Revamped Literature Review and Methods Section

  1. How will my literature review need to change between now and my final submission? (Is it currently too long? Too vague? Does it do a sufficient job in taking up the specifics of my research question? Am I confident that I have an adequate grasp of the puzzles and schools of thought in the field?)

My current literature review of empowerment needs to be condensed and include more precise statements outlining how it informs my project and analysis.  I still believe that my schools of thought including international development, feminism, and education are the most important in addressing empowerment.  However, since my discourse analysis focuses on the meaning-making of organization propaganda I will also consider how empowerment is portrayed in media campaigns.  Further, I might explore how empowerment and messages of heroism inspire audiences to act.  My development through education section needs the most attention because I initially focused on power structures within educational systems.  This approach might have been more appropriate if I had chosen ethnography.  However, now I must focus more on the developmental implications of empowerment through education.

 

  1. What additional works do I need to read in anticipation of our workshop on February 10 to make this happen? Please do some concrete research here and provide a bibliographical list.

Read:

Adhikari, H. “Freedom Vis a Vis Independence: An Overview in Light of Feminism, Women’s      Development and Empowerment.” Journal of international women’s studies 14, no. 3          (2013): 275-85.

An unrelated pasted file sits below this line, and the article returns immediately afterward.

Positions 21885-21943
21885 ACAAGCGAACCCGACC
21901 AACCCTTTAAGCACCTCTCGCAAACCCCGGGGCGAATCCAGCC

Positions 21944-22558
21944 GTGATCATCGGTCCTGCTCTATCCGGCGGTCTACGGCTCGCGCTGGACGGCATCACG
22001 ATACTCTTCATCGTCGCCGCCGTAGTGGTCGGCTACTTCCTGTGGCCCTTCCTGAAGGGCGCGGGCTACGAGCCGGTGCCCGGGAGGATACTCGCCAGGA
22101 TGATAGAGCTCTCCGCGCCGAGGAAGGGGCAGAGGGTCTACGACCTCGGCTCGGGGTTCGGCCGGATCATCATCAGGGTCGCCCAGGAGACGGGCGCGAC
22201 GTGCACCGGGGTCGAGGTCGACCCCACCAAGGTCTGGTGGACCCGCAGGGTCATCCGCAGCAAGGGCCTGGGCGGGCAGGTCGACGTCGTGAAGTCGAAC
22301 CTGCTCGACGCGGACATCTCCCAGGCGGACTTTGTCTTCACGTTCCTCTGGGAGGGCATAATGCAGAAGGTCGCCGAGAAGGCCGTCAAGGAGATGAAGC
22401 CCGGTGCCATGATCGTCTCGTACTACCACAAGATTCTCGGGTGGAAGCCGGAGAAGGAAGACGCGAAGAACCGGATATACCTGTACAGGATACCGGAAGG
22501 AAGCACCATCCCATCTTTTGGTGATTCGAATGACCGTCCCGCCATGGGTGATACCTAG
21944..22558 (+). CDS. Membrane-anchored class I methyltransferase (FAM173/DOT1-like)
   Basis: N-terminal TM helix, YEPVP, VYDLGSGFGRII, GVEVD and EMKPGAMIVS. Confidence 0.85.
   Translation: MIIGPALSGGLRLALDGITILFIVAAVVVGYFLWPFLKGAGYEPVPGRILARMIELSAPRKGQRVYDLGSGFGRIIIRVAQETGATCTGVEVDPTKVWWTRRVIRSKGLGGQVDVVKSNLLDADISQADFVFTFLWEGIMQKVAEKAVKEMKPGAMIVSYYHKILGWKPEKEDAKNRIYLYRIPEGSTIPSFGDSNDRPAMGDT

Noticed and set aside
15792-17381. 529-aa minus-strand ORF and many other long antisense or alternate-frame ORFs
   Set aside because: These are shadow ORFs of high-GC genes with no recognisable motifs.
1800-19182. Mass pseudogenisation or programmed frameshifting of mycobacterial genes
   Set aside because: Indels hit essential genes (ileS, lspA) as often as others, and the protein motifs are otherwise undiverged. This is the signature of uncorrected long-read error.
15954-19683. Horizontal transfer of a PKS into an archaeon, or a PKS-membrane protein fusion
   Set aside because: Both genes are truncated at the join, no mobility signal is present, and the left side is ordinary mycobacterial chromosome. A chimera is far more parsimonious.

Chant, Sylvia. “Women, Girls and World Poverty: Empowerment, Equality or Essentialism?”         International development planning review 38, no. 1 (2016: 1-24.

Duflo, Esther. “Women Empowerment and Economic Development.” Journal of Economic             Literature 50, no. 4 (2012): 1051-79.             http://www.aeaweb.org/articles?id=10.1257/jel.50.4.1051.

Eyben, Rosalind. “Choosing Words with Care? Shifting Meanings of Women’s Empowerment in   International Development.” Third world quarterly 30, no. 2 (2009: 285-300.    http://dx.doi.org/10.1080/01436590802681066.

Lennie, J. “Deconstructing Gendered Power Relations in Participatory Planning: Towards an          Empowering Feminist Framework of Participation and Action.” Women’s Studies            International Forum 22, no. 1 (1999): 97-112. http://dx.doi.org/10.1016/S0277-     5395(98)00098-3.

Switzer, H. “(Post)Feminist Development Fables: The Girl Effect and the Production of Sexual      Subjects.” Feminist Theory 14, no. 3 (2013): 345-60.       http://dx.doi.org/10.1177/1464700113499855.

 

Review:

Freire, Paulo. Pedagogy of the Oppressed. Translated by Myra Bergman Ramos. 30th         Anniversary Edition ed. New York: The Continuum International Publishing Group Inc.,   2005.

Sen, Amartya. Development as Freedom. New York: Anchor Books, 1999.

 

  1. How will my methodology discussion need to change between now and my final submission? (Is it currently too long? Too vague? Does it do a sufficient job in taking up the specifics of my research question? Am I confident that I have an adequate grasp of the methods that I plan to employ?)

My methodology discussion needs to be more concise but is specific in addressing my method choices, tradeoffs, justifications, cultural competence, context, and reflexivity.  I need to more clearly address trustworthiness.  My methods section needs to be adjusted to correspond with my exact research methods that I execute rather than my anticipated procedure.  I still must work with my faculty mentor to confirm what I will be able to execute with the resources available to me.  Though I have not analyzed my texts yet, I am confident that I understand the methodology of discourse analysis in the interpretivist world and can work with my mentor on the specifics of coding.

 

  1. What additional material will I need to read in order to feel confident about my methodology discussion, due on February 28?

Andrew Abbott, Methods of Discovery: Heuristics for the Social Sciences, New York: W.W          Norton & Company, 2004.